New land agency could lose powers over EU rules fear
Attorney General's warning about powerful new State body
The Government's mammoth new land agency could be forced to water down its powers significantly over fears it will be in breach of EU competition rules.
The Land Development Agency (LDA) was intended to have sweeping compulsory purchase order powers to buy land banks to ensure the country was prepared for a future property crash.
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However, it has now emerged the agency could be stripped of these powers before the body tasked with providing land for 150,000 new homes is enshrined in legislation. The Sunday Independent has learned serious concerns were recently raised about the establishment of the LDA by Attorney General Seamus Woulfe.
Mr Woulfe warned Cabinet colleagues three weeks ago that allowing the LDA acquire State-owned land at no cost could be a breach of the strict EU rules on state aid which prohibit governments from giving state agencies an unfair advantages over commercial competitors.
The Attorney General also said giving compulsory order powers to what is supposed to be a commercial State agency could pose significant legal problems for the Government as it would clearly give the LDA a clear advantage over competitors.
Mr Woulfe also said the Government should contact the EU Director General for Competition to seek its view on the proposed legislation governing the LDA.
Meanwhile, Minister for Housing Eoghan Murphy and Minister for Finance Paschal Donohoe, who are responsible for establishing the agency, have conceded to reviewing plans to give LDA compulsory purchase order powers to buy up swathes of land around the country.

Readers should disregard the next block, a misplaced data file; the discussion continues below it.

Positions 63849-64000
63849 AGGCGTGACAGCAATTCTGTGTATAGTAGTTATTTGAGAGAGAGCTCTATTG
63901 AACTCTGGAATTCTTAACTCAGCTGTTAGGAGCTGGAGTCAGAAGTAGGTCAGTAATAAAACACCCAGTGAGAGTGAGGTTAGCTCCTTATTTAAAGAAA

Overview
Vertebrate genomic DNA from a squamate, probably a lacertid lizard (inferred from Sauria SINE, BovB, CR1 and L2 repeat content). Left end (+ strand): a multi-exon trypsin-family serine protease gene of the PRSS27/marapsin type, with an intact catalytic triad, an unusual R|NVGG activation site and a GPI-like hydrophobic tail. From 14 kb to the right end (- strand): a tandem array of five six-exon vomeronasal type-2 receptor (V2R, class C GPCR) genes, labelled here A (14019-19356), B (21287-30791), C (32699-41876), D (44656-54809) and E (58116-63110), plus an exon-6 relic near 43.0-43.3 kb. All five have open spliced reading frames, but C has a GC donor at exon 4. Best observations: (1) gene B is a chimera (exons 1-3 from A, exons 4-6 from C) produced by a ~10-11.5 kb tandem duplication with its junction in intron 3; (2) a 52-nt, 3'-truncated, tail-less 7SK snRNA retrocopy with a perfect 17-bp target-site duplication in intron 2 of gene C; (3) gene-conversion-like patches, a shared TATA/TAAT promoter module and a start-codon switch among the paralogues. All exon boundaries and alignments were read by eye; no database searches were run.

Legislation providing for the powers is now being reconsidered and it is likely the LDA will only have limited, if any, compulsory purchase order functions when it is officially established.
The Government is also reviewing how the LDA can acquire land from other State agencies without breaching EU rules.
The agency has already been granted access to State-owned sites including the Central Mental Hospital in Dundrum, Dublin, the former Meath Hospital in Dublin, St Kevin's Hospital in Cork, Devoy Barracks in Kildare and Columb Barracks in Westmeath, as well as two other sites in North County Dublin.
However, the LDA will not officially own the sites until legislation is eventually passed by the Dail.
It also remains unclear whether the LDA will pay other State agencies for sites it acquires from them or if a complex arrangement involving equity shares will be introduced to ensure EU competition rules are not breached.
A Department of Housing spokesperson said: ''In establishing a new State agency from scratch there are always a number of issues that must be worked through.
"Work will continue on working all elements of the LDA out with a view to having legislation ready for pre-legislative scrutiny in September."